Clinton is expected to visit Ireland for EU-US summit
PRESIDENT Clinton is likely to visit Ireland later this year for an EU-US summit at the end of November or early December. Officials are trying to arrange a firm date for the meeting in Dublin on the assumption that Mr Clinton will be re elected.
These EU-US summits are supposed to be held twice yearly in Washington and the country which holds the EU presidency but at times the European one has been dropped because it does not suit the President's agenda.
Mr Clinton will discuss the prospects for this summit and the state of the Northern Ireland peace negotiations with the Taoiseach, Mr Bruton, next week when he is in Washington to address a joint session of the Senate and House of Representatives.
The meeting in the White House on Monday afternoon is expected to last 30 to 40 minutes on a busy day for Mr Clinton which also includes a meeting with the Israeli Prime Minister, Mr Benjamin Netanyahu.
The US administration is hopeful that the peace talks will succeed this time under the chairmanship of former Senator George Mitchell. According to a senior administration official, there is "a reasonable chance" that the IRA ceasefire will be restored so that Sinn Fein can be allowed into the negotiations.
The official expressed admiration for the efforts of the loyalist parties in preventing a resumption of violence by loyalist paramilitaries. "They deserve a medal" for what they have been doing, the official said.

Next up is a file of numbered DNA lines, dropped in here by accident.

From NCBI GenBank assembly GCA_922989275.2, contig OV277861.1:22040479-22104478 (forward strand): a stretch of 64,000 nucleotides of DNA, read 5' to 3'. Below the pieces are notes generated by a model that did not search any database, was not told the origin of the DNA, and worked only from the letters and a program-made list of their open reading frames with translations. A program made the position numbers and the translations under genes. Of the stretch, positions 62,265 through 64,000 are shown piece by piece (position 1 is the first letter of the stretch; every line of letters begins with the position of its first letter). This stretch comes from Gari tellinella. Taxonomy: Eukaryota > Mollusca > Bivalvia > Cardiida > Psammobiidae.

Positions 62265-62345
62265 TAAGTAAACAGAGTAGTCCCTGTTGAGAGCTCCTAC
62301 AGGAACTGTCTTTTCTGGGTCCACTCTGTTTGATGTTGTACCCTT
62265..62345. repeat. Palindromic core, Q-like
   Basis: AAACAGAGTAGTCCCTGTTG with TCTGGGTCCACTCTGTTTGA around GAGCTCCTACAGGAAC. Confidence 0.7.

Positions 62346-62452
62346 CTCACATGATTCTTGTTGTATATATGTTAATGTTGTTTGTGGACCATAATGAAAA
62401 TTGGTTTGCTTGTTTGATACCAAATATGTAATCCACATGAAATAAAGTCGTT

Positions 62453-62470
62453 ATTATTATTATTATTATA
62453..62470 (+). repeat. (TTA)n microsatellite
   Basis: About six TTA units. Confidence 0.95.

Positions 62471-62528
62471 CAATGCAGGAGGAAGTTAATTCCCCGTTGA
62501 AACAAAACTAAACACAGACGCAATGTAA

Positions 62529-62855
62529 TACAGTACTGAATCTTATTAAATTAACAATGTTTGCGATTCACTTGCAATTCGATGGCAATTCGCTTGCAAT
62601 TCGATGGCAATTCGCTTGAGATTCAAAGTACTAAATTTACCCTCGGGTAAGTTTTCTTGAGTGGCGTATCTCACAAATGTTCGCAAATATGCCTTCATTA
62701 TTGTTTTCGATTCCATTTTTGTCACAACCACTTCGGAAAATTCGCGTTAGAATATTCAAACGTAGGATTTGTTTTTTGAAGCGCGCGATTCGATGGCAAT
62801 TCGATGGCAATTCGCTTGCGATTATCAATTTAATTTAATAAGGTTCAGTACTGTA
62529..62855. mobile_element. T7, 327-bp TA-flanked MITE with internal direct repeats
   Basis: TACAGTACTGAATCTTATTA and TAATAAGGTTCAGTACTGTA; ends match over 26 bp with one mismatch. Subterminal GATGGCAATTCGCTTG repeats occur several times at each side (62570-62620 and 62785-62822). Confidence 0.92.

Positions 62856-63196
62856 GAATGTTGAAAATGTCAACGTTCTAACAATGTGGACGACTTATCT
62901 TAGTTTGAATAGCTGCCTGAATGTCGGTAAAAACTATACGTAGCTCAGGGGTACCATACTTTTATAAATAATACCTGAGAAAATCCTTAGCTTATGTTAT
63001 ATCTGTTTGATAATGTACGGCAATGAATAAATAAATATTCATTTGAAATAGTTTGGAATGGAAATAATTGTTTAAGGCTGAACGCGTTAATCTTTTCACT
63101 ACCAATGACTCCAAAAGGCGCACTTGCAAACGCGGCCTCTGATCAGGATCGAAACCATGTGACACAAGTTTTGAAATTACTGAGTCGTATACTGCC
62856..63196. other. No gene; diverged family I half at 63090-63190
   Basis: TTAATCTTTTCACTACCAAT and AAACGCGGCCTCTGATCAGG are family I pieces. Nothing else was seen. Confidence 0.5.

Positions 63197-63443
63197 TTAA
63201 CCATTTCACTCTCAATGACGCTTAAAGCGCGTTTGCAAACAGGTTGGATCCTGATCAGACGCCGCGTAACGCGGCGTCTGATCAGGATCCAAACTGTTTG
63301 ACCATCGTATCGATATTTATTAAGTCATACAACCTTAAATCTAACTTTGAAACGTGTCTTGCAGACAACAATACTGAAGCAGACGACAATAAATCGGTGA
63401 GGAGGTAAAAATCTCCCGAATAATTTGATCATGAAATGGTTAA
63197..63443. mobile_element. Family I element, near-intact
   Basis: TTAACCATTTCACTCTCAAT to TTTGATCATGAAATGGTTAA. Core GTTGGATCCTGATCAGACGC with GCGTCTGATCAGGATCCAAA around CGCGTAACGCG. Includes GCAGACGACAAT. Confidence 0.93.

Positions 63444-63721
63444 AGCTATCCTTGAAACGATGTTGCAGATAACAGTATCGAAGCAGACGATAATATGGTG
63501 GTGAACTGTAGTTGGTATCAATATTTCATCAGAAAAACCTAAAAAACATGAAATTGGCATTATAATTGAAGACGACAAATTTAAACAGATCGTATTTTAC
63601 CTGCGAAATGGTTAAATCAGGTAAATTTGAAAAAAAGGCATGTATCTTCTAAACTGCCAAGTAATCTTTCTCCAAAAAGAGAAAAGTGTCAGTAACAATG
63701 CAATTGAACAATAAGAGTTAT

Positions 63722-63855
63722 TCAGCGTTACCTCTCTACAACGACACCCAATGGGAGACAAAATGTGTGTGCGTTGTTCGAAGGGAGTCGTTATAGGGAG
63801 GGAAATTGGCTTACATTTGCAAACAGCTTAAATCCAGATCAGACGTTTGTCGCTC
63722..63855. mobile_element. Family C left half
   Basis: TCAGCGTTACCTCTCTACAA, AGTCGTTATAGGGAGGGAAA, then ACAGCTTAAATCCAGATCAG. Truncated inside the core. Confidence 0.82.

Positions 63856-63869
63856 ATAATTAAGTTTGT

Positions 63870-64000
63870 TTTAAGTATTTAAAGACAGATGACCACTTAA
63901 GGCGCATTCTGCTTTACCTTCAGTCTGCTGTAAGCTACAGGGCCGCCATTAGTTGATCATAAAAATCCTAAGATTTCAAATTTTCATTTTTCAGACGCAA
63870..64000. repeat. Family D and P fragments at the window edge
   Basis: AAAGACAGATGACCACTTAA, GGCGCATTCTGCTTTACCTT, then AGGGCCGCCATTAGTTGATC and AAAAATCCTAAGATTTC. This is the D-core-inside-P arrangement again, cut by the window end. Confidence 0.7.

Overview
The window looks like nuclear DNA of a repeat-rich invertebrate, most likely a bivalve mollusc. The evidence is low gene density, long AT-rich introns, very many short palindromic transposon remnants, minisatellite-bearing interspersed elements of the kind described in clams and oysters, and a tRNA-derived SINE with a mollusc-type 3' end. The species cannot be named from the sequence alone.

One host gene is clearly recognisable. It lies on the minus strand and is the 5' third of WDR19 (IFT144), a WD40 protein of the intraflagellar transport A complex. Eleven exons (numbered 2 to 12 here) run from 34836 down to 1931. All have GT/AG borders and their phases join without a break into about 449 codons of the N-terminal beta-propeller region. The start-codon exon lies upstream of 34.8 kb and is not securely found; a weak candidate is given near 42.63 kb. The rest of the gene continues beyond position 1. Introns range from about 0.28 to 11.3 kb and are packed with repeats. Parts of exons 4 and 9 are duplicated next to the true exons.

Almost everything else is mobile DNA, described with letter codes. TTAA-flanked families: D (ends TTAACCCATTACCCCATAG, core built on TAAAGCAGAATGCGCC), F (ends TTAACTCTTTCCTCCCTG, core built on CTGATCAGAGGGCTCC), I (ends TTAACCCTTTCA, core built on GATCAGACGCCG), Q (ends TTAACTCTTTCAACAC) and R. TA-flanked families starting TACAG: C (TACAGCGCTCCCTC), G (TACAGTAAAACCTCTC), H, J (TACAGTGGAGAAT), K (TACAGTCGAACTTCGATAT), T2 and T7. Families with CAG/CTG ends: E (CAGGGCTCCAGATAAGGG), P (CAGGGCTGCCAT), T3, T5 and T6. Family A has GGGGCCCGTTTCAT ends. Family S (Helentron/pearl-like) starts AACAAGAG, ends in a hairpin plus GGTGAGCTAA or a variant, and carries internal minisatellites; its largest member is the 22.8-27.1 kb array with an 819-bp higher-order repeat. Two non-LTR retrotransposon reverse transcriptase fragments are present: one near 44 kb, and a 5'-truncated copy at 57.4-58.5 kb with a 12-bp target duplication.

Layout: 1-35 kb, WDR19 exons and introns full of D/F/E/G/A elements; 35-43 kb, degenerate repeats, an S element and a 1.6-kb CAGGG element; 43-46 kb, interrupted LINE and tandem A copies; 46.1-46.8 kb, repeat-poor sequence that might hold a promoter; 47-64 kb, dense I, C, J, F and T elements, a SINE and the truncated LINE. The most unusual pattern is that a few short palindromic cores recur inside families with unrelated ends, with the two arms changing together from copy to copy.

The question of a new visa for the Sinn Fein president, Mr Gerry Adams, to visit the US in the coming months has not yet been addressed by the administration. His visa expired last June. The administration is not aware at this stage whether Mr Adams intends to visit the US although there have been reports that he wants to attend a seminar on Irish affairs later this year.
Mr Clinton will also discuss EU attempts to reach a common decision on the US missile attacks on Iraq with Mr Bruton. But the President is not going to request a formal statement of EU support, the official indicated. The US had been disappointed with the critical reactions of France and Spain to the missile attacks.
The outbreak of violence in the North in July and August took the administration by surprise but now it sees "a silver lining as the events will have shown those involved the importance of the choice for the future. It will either be the path Mr Clinton set out on his Irish visit of a better life for all or a retreat into the violence experienced by past generations.
The administration believes that Mr Mitchell is doing a "terrific" job and is now accepted by all sides as a person of integrity and impartiality. His work in chairing the talks during a most difficult start up period is described as a "monumental achievement".
Washington is in contact with Mr Mitchell who, however, remains "an independent personality". The administration hopes that from the resumption of the peace talks next Monday the decommissioning issue will be quickly dealt with and that there will be a rapid movement to "substantive issues".
The US role will continue to be one of "help and encouragement" and staying in contact with all parties.
Recent criticism of Mr Clinton's role in the peace talks at the Republican convention by former Secretary of State, Mr Jim Baker, are dismissed here. The administration rejects charges that Northern Ireland is "only a baby issue" in US foreign policy.